New York Times | Street Image Helps a Young Rapper, Until It Doesn’t

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Hip-Hop Star Bobby Shmurda, in Jail, Finds His Label Unsupportive

In the two months that Ackquille Pollard, better known as the Brooklyn rapper Bobby Shmurda, has sat in jail on gang conspiracy and gun charges, his mother has visited twice a week. His hip-hop idols have offered words of support.

But Mr. Pollard says that he hasn’t heard what he wants from his label, Epic Records — namely a firm reassurance of its backing and help making his $2 million bail: “When I got locked up, I thought they were going to come for me,” he said in an interview from the Manhattan Detention Complex, “but they never came.”

Barely six months ago, Epic, a subsidiary of Sony, wooed Mr. Pollard, 20, with a seven-figure, multi-album deal, largely on the strength of one viral hit, known in its censored version as “Hot Boy.” With the label’s support, that song went on to reach No. 6 on the Billboard Hot 100.

But now, after Mr. Pollard’s electric performance on “The Tonight Show” and almost 1 million downloads sold — more than 800,000 for “Hot Boy” alone, according to Nielsen Music — Epic has distanced itself, declining, despite pleas from music industry figures like 50 Cent, to help the rapper get out.

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Prosecutors said the rapper, whose real name is Ackquille Pollard, was a driving force behind the street gang known as GS9, an offshoot of the Crips. CreditKrista Schlueter for The New York Times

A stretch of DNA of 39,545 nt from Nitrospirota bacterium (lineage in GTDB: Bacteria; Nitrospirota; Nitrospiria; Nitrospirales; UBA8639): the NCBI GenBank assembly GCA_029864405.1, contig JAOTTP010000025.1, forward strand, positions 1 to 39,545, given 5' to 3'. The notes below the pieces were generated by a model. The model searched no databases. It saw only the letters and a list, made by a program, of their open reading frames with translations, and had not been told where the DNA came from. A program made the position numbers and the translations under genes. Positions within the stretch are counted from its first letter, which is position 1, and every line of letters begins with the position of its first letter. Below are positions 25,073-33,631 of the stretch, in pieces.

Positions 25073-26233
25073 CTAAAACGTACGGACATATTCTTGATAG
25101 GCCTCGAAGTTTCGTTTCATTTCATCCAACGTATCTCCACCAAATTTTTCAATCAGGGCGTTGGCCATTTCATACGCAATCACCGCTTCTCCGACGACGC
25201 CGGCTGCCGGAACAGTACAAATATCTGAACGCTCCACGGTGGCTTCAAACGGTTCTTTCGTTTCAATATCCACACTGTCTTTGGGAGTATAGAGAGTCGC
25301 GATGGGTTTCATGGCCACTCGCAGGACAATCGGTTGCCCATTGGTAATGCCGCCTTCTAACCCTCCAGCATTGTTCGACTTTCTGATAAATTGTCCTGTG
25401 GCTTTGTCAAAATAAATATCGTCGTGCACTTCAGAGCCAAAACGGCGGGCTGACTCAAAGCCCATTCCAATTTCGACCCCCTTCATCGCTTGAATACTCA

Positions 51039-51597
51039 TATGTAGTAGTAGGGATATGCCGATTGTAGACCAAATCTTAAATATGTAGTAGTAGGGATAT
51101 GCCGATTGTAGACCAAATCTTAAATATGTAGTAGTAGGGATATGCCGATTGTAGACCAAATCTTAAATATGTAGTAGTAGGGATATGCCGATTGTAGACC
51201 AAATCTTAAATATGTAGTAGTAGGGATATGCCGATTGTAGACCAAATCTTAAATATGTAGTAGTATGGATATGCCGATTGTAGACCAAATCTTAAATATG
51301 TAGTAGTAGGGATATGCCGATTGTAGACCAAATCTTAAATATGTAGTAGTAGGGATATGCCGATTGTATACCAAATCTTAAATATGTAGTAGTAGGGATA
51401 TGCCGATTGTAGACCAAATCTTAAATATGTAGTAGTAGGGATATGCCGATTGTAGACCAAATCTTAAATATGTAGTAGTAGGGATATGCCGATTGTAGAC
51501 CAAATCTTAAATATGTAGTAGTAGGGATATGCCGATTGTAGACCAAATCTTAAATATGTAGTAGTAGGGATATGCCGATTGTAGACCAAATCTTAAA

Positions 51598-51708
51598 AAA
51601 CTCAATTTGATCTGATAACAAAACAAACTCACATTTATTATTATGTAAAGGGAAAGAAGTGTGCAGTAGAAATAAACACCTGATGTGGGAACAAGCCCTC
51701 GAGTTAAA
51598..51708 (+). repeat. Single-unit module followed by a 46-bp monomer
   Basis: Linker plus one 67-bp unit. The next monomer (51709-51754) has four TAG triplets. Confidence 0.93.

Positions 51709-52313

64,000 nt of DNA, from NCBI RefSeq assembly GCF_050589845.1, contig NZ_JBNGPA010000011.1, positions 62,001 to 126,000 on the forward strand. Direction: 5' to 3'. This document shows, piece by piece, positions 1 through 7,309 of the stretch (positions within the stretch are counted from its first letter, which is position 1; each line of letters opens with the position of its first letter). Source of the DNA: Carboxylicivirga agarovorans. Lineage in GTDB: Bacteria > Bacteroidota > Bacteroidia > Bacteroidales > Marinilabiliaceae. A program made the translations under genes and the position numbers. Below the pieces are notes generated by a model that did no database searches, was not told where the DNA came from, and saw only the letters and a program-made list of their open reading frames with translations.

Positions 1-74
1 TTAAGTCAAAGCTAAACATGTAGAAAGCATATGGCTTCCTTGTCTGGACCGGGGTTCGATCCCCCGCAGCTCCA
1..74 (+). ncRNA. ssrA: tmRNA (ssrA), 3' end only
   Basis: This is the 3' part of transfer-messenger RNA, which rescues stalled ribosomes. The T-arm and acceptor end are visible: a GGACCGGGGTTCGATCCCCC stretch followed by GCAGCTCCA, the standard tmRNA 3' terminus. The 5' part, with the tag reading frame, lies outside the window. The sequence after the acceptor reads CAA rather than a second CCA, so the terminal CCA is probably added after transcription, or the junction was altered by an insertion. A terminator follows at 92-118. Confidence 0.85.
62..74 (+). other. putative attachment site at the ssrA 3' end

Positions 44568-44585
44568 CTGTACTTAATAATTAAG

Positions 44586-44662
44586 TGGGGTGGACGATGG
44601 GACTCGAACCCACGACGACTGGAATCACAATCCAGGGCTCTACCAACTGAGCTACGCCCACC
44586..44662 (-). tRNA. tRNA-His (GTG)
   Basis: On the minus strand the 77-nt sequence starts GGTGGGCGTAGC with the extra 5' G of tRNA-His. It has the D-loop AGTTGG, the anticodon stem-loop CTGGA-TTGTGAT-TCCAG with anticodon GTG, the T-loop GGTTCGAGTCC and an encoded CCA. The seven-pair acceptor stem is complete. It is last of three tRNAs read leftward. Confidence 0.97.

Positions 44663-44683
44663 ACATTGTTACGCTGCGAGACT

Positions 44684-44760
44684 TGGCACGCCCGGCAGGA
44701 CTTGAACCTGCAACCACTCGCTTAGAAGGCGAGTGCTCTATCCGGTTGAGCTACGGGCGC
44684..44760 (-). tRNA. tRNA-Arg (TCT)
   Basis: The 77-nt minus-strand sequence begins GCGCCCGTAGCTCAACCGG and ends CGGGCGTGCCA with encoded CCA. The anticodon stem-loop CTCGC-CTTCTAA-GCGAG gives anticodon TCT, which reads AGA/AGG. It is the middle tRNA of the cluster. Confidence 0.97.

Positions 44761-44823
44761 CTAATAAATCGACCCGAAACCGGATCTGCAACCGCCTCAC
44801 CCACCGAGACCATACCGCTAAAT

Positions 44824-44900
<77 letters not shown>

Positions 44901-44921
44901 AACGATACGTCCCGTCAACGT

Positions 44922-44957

Mr. Pollard, who was raised in East Flatbush, is not the first artist to use his hard-knock stories to try to leave behind a bad neighborhood, only to find himself stuck in the world he was rapping about. But his rise and fall at light-speed illustrates the clash that can occur when a music business seeking street credibility signs a rapper hoping to escape the street. Labels may believe that by offering money and celebrity, they are giving troubled youths a path out. But some rappers like Mr. Pollard think, perhaps naïvely, they are receiving that and more — a guiding hand and unyielding loyalty, whatever may come.

Older hip-hop stars remember when labels were full service: 50 Cent recalled getting rappers on his Interscope imprint, G Unit, out of jail in a matter of hours; Suge Knight of Death Row Records infamously paid Tupac Shakur’s bail in exchange for a recording contract.